Ortiz: Don’t use Kodi Lee as your inspiration porn

Kenia Ortiz

Editor’s Note: All opinion section content reflects the views of the individual author only and does not represent a stance taken by The Collegian or its editorial board.

This summer on “America’s Got Talent,” 22-year-old Kodi Lee’s audition went viral. Kodi Lee received the golden buzzer from Gabrielle Union, which sent him to the live shows in Hollywood.

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Kodi Lee is blind and autistic, and both the judges and audience were taken aback when Lee both played the piano and sang “A Song for You” by Donny Hathaway.

I watched Lee’s audition and will say I was moved to tears. However, I have watched videos reacting to his performance where people are focusing on him being blind and autistic rather than on his talent. The words people are using to encompass his performance are “inspirational” and “shocking.” Even the title of his performance on YouTube reads, “Kodi Lee Wows You With A Historical Music Moment!”

In short, Lee’s performance is being used as inspiration porn.

It’s unfair that his talent is being overlooked. His audition went viral, not just because he has an amazing voice, but because he has an amazing voice and plays the piano despite his disabilities.

Inspiration porn is when the portrayal of people with disabilities is used for, or by, non-disabled people as a reminder to be grateful for not having a disability. Inspiration porn also focuses on seeing someone as inspirational simply because they exist despite their disability.

People with disabilities should not be objectified to make able-bodied people feel grateful. Their stories shouldn’t be used to give them a boost of motivation just because they see someone with a disability and think “that could have been me.”

Activist and comedian Stella Young addressed this issue in her TED Talk “Inspiration porn and the objectification of disability.”

“We have been sold the lie that disability is a bad thing and to live with a disability makes you exceptional,” Young said. “I want to live in a world where we don’t have such low expectations of disabled people that we are congratulated for getting out of bed and remembering our names in the morning.”

Lee is not the only person whose performance has gone viral and been categorized as inspirational. Other performances include Mandy Harvey, Drew Lynch, Rion Page and Emmanuel Kelly.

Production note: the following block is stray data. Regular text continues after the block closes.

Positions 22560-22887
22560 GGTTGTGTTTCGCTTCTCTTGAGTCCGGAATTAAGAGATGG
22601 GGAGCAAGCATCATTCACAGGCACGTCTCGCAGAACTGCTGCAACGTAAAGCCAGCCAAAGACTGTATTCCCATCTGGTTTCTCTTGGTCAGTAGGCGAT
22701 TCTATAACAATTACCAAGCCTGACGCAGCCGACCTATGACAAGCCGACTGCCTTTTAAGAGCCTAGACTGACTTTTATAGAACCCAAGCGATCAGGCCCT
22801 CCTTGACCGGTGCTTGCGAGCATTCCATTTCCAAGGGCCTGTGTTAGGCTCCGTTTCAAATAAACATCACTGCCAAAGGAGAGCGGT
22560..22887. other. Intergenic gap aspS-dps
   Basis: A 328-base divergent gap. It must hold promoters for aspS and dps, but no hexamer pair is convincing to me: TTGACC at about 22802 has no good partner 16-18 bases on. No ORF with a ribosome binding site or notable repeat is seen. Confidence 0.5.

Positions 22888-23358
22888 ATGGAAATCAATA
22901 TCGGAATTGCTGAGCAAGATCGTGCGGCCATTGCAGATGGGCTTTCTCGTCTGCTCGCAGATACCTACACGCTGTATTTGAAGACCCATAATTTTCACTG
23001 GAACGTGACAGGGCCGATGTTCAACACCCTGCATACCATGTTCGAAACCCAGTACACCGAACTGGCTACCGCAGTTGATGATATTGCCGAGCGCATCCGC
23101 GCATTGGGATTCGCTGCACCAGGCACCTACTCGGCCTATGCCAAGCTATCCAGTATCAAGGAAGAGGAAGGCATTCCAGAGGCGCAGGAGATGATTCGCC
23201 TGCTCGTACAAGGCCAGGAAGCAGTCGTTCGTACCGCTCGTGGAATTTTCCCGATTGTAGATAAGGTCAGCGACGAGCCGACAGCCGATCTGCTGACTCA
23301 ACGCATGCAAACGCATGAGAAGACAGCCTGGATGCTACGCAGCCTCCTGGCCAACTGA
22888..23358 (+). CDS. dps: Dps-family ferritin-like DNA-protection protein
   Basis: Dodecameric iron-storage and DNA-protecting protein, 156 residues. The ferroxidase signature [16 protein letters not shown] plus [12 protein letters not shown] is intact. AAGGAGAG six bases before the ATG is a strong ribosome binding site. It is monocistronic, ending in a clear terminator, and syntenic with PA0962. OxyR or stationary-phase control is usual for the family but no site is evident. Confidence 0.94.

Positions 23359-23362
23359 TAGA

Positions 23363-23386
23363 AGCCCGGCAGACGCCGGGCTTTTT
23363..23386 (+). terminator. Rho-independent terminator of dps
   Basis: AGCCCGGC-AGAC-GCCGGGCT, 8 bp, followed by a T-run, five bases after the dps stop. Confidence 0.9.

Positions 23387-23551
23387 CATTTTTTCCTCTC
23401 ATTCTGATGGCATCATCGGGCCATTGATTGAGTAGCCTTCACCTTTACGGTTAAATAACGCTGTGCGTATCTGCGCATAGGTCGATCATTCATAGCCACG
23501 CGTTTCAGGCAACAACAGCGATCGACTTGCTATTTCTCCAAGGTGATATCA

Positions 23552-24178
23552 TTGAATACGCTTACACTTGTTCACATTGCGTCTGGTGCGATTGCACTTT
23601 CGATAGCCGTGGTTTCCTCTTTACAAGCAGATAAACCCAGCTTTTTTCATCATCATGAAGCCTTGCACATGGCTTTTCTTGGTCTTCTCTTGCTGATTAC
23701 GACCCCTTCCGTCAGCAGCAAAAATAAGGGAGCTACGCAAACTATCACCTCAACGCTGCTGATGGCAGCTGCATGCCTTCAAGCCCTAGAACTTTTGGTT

All of these individuals are talented, whether that is as musicians, singers or comedians. Unfortunately, it’s their disabilities that people focus on, while their talent comes in second. 

I am not writing this to dismiss any challenges they have faced in their lives or to overlook their disabilities. What I want to say is that society should be celebrating their talent without focusing on their disabilities.

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I have a seizure disorder, which can be considered a disability, and I have gone through brain surgery. I have met people who say I inspire them. Some of them barely know me, but I’m immediately an inspiration to them. I know that they mean this as a compliment, and I appreciate that they recognize some challenges I’ve faced, but it’s unnecessary to hear how inspirational I am to them when I’m in line for Taco Bell and not doing anything inspirational — I’m just living.

People with disabilities should not be objectified to make able-bodied people feel grateful. Their stories shouldn’t be used to give them a boost of motivation just because they see someone with a disability and think “that could have been me.”

Disabled people are not just their disabilities — that is only a piece of their story. They shouldn’t be objectified to make non-disabled people feel grateful and motivated to go on with their life because someone they deem unluckier than them can too.

With that being said, I cannot wait to see Lee’s next performances, and I hope people appreciate him for more than his disabilities.

If you have any further questions, concerns or want to talk to someone, please feel free to contact the CSU Student Disability Center.

Kenia Ortiz can be reached at letters@collegian.com or online at @Kenia_Ortiz_.